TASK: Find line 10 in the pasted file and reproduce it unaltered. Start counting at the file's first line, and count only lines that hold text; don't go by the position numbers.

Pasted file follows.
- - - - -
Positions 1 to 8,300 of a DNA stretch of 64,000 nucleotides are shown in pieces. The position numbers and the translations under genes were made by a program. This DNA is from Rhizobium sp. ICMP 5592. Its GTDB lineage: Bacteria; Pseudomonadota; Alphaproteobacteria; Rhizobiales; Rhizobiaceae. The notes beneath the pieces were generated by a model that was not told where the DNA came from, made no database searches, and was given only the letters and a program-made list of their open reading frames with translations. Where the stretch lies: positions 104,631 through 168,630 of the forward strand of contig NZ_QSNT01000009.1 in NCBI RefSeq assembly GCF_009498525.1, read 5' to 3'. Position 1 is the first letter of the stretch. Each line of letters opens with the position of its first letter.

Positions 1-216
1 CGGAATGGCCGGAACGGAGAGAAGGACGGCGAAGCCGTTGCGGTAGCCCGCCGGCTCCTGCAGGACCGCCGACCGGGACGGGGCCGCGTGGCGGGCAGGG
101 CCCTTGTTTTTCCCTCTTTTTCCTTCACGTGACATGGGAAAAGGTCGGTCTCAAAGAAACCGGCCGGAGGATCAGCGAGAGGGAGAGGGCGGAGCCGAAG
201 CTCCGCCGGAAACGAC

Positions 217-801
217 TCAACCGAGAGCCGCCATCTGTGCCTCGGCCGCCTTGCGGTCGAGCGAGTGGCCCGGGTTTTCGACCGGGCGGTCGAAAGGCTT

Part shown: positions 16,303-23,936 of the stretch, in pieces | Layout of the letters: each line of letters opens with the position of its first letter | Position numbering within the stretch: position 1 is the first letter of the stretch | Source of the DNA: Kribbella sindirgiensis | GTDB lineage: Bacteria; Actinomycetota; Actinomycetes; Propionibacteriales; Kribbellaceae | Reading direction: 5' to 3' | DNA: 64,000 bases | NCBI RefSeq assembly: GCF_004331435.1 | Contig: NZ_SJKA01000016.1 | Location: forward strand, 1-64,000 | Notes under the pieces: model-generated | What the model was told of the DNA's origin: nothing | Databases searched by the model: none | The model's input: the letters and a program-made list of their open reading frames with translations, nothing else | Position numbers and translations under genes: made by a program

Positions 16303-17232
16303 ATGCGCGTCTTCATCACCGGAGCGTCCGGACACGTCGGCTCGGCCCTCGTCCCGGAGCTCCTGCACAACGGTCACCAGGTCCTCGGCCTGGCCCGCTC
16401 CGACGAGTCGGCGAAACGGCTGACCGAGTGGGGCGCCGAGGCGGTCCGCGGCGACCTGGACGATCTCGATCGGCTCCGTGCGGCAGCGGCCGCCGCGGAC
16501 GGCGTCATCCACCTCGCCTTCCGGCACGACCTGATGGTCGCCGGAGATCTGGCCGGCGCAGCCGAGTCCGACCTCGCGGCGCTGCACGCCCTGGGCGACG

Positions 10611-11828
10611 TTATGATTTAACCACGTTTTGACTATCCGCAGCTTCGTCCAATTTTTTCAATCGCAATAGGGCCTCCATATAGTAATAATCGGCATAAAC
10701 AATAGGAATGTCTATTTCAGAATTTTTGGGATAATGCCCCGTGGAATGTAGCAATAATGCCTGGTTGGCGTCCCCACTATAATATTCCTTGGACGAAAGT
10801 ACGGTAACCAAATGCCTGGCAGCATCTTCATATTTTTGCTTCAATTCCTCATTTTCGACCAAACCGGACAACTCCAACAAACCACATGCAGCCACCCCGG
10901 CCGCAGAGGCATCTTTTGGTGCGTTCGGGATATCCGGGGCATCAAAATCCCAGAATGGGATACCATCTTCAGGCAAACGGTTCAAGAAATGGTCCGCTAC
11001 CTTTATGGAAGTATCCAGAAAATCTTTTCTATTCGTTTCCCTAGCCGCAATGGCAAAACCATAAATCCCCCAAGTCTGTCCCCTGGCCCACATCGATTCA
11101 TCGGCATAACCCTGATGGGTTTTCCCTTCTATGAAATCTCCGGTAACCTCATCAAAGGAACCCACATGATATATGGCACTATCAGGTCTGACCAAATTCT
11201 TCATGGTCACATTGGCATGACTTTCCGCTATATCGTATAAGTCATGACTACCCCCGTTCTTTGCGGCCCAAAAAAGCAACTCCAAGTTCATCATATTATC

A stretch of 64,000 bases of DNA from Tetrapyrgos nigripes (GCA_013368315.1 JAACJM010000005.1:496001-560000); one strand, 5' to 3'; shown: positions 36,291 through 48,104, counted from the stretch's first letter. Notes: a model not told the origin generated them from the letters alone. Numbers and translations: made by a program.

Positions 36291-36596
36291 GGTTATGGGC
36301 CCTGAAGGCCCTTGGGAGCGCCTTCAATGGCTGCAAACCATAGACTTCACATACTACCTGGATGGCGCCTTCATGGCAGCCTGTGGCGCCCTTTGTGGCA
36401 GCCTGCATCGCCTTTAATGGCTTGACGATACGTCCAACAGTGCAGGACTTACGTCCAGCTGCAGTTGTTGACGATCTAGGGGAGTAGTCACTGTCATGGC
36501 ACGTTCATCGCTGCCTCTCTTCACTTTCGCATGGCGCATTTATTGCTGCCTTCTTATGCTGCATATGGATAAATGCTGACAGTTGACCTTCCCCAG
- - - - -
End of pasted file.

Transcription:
16303 ATGCGCGTCTTCATCACCGGAGCGTCCGGACACGTCGGCTCGGCCCTCGTCCCGGAGCTCCTGCACAACGGTCACCAGGTCCTCGGCCTGGCCCGCTC